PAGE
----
Calcium-replaced calcium phosphates or apatites, as used herein, are homologs of any of the above calcium phosphates or apatites (a-d) in which some of, e.g., a minority of (such as about or less than: 40%, 35%, 33.3%, 30%, 25%, 20%, 15%, or 10% of) the calciums are substituted with monovalent and/or divalent metal cation(s), e.g., sodium calcium homologs thereof, such as CaNa(PO4).

Phosphate-replaced calcium phosphates or apatites, as used herein, are homologs of any of the above calcium phosphates or apatites (a-d) in which some of, e.g., a minority of (such as about or less than: 40%, 35%, 33.3%, 30%, 25%, 20%, 15%, or 10% of) the phosphate groups are substituted with carbonate, sulfate, hydrogen phosphate, and/or silicate groups, e.g., calcium phosphate-sulfate Ca2HPO4SO4.

Hydroxyl-replaced calcium phosphates or apatites, as used herein, are homologs of any of the above calcium phosphates or apatites (a-d) in which some of the hydroxyl-containing materials, e.g., a minority of (such as about or less than: 40%, 35%, 33.3%, 30%, 25%, 20%, 15%, or 10% of) the hydroxyl groups are substituted with F, Cl, and/or I, and/or CO3.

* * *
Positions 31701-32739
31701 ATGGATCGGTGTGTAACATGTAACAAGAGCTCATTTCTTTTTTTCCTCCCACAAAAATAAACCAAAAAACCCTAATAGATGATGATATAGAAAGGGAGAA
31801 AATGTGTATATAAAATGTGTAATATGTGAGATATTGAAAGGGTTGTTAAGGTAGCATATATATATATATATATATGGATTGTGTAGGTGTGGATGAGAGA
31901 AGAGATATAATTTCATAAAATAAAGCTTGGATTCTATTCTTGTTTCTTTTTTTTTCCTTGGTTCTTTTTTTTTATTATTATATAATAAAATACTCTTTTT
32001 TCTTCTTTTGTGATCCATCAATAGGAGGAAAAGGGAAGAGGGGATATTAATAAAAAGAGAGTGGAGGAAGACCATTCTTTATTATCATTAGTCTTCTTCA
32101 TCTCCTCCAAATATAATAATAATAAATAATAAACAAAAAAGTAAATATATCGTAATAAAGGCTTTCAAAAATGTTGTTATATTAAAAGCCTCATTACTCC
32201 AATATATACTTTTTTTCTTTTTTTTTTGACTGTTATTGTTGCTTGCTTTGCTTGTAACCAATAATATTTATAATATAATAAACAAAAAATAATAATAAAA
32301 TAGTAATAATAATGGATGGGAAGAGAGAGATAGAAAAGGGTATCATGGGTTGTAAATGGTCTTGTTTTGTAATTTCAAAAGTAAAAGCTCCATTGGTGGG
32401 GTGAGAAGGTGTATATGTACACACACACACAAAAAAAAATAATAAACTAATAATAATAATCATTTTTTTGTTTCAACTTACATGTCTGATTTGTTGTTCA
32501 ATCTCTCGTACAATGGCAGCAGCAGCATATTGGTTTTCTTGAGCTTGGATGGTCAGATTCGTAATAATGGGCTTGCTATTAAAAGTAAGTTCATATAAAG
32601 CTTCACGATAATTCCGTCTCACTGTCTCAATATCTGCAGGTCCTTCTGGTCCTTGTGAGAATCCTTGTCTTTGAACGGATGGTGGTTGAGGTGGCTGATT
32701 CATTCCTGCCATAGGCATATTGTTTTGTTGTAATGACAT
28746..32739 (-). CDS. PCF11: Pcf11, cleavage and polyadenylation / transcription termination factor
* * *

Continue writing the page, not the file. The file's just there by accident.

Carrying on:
In some embodiments of a calcium-replaced homolog of any of the above materials, the monovalent metal cation can be an alkali metal cation, such as sodium; or it can be Cu(I); or a combination thereof. In some embodiments of a calcium-replaced homolog, the divalent metal cation can be an alkaline earth metal, such as beryllium, magnesium, strontium, and/or barium, or magnesium, strontium, and/or barium, or magnesium; in some embodiments of a calcium-replaced homolog, the divalent metal cation can be a divalent transition metal, such as chromium, cobalt, copper, manganese, and/or zinc; or a combination thereof.